Speech - Compulsory Third Party Insurance Regulation Bill

Recently I spoke in Parliament with regard to the Motor Accident Commission and the Government's changes to Compulsory Third Party Insurance. 

Mr KNOLL (Schubert) (12:41): I rise to also support the bill, but in doing so, tease out some
of the issues with the MAC privatisation process more generally. There has been quite a debate in
this place and in the media about the motives behind the privatisation of the Motor Accident
Commission, and especially from a Labor Party that has consistently opposed choice and
competition in a whole host of areas. It seems that they are fervent converts to the benefits of a freemarket
system when it comes to the Motor Accident Commission. The cynic in me suggests that it
could be because they need to prop up a failing budget.

One need only look at the estimated result for 2014-15 to see that the government got a
handy $459 million dividend from the Motor Accident Commission this year, with further capital
monies also being put back into the budget, and it seems to me that this may be the primary purpose
behind their drive to privatise the Motor Accident Commission. Funnily enough, without this
$459 million the budget bottom line would have looked a lot worse in this last financial year; it would
have been absolutely horrendous.

The fact that we have to sell off the furniture in order to try and prop up the budget is a
disgrace, especially when $459 million did not get us anywhere near a surplus—it did not get us
anywhere near a surplus, and that is an absolute shame and an absolute disgrace, and it shows that
these one-off hits to the budget bottom line are not going to do anything to change the structure of
the deficit situation in South Australia; it is going to do nothing to change the productive infrastructure
in South Australia going forward; and it is going to do nothing to help advance our economy.

All this dividend payment has done is to reduce our deficit figure by $459 million and then,
correspondingly, delay the peak debt that the Labor Party in their budget papers at $13.2 billion has
given us. So, it really is a cynical move, and the Treasurer comes into this house and talks about his
stance as being pro-competition, that somehow the Labor Party is the driver and the keeper of the
free-market flame, but can I say that that is quite disingenuous and quite frustrating to hear. The
Liberal Party has, at its foundation, a support to choice, to freedom and to competition within as many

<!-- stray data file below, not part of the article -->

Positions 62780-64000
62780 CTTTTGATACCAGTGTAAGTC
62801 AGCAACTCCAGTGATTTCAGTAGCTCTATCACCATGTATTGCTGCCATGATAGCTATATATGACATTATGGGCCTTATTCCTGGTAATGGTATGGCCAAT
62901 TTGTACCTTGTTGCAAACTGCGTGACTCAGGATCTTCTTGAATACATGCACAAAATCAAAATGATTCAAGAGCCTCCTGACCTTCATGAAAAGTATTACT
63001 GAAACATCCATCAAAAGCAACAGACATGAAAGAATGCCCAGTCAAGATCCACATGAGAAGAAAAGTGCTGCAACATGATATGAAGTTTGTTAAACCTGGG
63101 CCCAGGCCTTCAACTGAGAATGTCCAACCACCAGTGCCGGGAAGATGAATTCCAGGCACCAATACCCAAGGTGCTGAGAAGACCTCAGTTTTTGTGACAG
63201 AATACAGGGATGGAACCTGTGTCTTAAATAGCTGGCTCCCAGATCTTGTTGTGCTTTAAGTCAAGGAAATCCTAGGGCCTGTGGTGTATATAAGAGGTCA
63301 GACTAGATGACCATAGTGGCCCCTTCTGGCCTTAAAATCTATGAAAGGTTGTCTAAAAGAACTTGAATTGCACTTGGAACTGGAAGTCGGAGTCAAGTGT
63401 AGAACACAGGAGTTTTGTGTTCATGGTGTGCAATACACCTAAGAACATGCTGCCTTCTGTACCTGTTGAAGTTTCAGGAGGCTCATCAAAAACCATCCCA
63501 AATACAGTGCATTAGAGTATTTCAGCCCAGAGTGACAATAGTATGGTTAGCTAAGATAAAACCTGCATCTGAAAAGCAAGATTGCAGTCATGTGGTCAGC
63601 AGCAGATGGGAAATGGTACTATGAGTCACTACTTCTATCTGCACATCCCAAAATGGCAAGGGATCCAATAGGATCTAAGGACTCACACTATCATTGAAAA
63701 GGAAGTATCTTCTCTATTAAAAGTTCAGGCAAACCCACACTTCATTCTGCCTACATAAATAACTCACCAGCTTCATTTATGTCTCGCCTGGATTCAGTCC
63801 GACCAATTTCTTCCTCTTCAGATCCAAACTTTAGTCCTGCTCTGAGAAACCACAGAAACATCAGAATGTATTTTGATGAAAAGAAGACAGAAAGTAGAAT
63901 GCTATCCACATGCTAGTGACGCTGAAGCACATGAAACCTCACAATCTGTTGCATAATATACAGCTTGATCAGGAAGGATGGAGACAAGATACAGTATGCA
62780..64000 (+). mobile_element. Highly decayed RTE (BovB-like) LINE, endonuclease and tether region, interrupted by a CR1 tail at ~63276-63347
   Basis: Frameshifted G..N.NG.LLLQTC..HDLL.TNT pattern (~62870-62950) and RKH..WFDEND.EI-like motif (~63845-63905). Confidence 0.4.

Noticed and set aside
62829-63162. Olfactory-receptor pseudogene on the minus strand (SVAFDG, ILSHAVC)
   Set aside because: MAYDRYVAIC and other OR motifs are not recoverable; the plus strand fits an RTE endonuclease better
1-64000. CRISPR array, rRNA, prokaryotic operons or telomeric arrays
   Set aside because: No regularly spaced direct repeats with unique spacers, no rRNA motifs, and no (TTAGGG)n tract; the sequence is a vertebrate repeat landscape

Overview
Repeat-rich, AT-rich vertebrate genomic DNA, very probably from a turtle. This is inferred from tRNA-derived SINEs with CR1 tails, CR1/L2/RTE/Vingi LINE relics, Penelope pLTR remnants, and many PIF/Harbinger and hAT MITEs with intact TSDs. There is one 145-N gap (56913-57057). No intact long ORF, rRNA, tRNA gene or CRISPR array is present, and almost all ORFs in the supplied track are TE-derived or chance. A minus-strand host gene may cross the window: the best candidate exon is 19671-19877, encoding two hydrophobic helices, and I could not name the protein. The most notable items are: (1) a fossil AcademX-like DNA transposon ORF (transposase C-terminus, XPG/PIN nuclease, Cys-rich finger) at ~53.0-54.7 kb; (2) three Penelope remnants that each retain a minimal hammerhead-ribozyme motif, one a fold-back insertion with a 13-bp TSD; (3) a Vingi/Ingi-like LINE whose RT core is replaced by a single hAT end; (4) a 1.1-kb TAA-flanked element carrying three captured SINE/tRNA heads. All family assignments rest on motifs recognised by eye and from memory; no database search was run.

sectors as we can within our economy. That is something that we proudly stand by, and today we
proudly uphold that tradition.

I would like to highlight some examples where the Labor Party, if they were looking for some
internal consistent philosophy, may see some flaws in some of their current policy, and maybe even
some contradictions in their current proposition. The Treasurer comes into this place and says, 'We
are here because we want to help to drive prices down by exposing CTP insurance to the private
market.' That statement is a little hard to argue with, and I will go into that a bit more later on, but to
be able to say that statement at the same time as quarantining 90 per cent of training places for the
public provider does not make sense. The fact that you can say, 'We are here for the free market
and we are here for competition when it comes to CTP, but we are not here for competition and we
are not here for freedom of choice when it comes to private training providers' shows the hypocrisy
of this government.

The idea is, somehow, CTP should be exposed to the bastions of the harsh free world but,
on the other hand, private training providers, who have put decades of experience and their own
capital behind private businesses, who are subject to the same regulatory requirements as the public
provider, who have arguably higher completion rates than the public provider, and who are able to
do so at 40 per cent of the cost of the public provider, yet this is not an area of the economy that we should expose to the competition. That 90 per cent of places going forward should be quarantined for TAFE shows the absolute hypocrisy of this government. So, for them to come in here and claim that they have some sort of mantle is an absolute joke, and it is one that we will continue to call them out on.

I also look at choice when it comes to the transport systems within South Australia. If our
economy will be freed up by providing choice to CTP, why aren't we looking to provide choice when
it comes to the introduction of novel and different transport systems, such as ride sharing? Why is it,
after this idea being proposed, being around for a long time and being successfully implemented
throughout the world, that South Australia needs to drag its feet? What is so different about the
provision of taxi services to the CTP market? Again, this is rank hypocrisy from a government who
pretends that it is somehow anything other than a protectionist government.
I look a little bit further to the basic democratic principles, and the differences between those
principles in the Liberal and Labor parties. I stand here as a member of parliament who went through